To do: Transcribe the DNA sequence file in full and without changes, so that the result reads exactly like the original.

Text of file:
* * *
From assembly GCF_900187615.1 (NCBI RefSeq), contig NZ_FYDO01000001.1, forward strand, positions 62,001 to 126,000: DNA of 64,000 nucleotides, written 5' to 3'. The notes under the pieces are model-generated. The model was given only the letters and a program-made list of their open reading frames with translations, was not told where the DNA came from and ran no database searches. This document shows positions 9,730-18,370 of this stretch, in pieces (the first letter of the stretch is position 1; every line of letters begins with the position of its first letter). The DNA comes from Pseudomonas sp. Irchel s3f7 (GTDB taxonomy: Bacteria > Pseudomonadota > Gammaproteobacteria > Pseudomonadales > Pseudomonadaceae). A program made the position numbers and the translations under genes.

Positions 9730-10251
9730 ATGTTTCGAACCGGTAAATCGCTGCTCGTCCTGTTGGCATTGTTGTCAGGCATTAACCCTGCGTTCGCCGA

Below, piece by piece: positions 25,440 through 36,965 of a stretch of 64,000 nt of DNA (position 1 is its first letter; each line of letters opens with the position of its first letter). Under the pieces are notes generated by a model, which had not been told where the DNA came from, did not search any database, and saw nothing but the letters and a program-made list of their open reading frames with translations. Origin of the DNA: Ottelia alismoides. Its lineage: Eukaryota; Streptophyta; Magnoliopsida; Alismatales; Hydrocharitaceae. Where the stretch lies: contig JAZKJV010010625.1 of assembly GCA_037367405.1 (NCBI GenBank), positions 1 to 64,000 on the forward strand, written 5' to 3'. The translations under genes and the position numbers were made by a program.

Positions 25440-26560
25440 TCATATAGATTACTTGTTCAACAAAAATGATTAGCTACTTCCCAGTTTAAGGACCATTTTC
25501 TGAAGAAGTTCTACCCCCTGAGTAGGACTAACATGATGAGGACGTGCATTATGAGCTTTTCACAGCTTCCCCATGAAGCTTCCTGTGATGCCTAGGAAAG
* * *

From assembly GCF_900187615.1 (NCBI RefSeq), contig NZ_FYDO01000001.1, forward strand, positions 62,001 to 126,000: DNA of 64,000 nucleotides, written 5' to 3'. The notes under the pieces are model-generated. The model was given only the letters and a program-made list of their open reading frames with translations, was not told where the DNA came from and ran no database searches. This document shows positions 9,730-18,370 of this stretch, in pieces (the first letter of the stretch is position 1; every line of letters begins with the position of its first letter). The DNA comes from Pseudomonas sp. Irchel s3f7 (GTDB taxonomy: Bacteria > Pseudomonadota > Gammaproteobacteria > Pseudomonadales > Pseudomonadaceae). A program made the position numbers and the translations under genes.

Positions 9730-10251
9730 ATGTTTCGAACCGGTAAATCGCTGCTCGTCCTGTTGGCATTGTTGTCAGGCATTAACCCTGCGTTCGCCGA

Below, piece by piece: positions 25,440 through 36,965 of a stretch of 64,000 nt of DNA (position 1 is its first letter; each line of letters opens with the position of its first letter). Under the pieces are notes generated by a model, which had not been told where the DNA came from, did not search any database, and saw nothing but the letters and a program-made list of their open reading frames with translations. Origin of the DNA: Ottelia alismoides. Its lineage: Eukaryota; Streptophyta; Magnoliopsida; Alismatales; Hydrocharitaceae. Where the stretch lies: contig JAZKJV010010625.1 of assembly GCA_037367405.1 (NCBI GenBank), positions 1 to 64,000 on the forward strand, written 5' to 3'. The translations under genes and the position numbers were made by a program.

Positions 25440-26560
25440 TCATATAGATTACTTGTTCAACAAAAATGATTAGCTACTTCCCAGTTTAAGGACCATTTTC
25501 TGAAGAAGTTCTACCCCCTGAGTAGGACTAACATGATGAGGACGTGCATTATGAGCTTTTCACAGCTTCCCCATGAAGCTTCCTGTGATGCCTAGGAAAG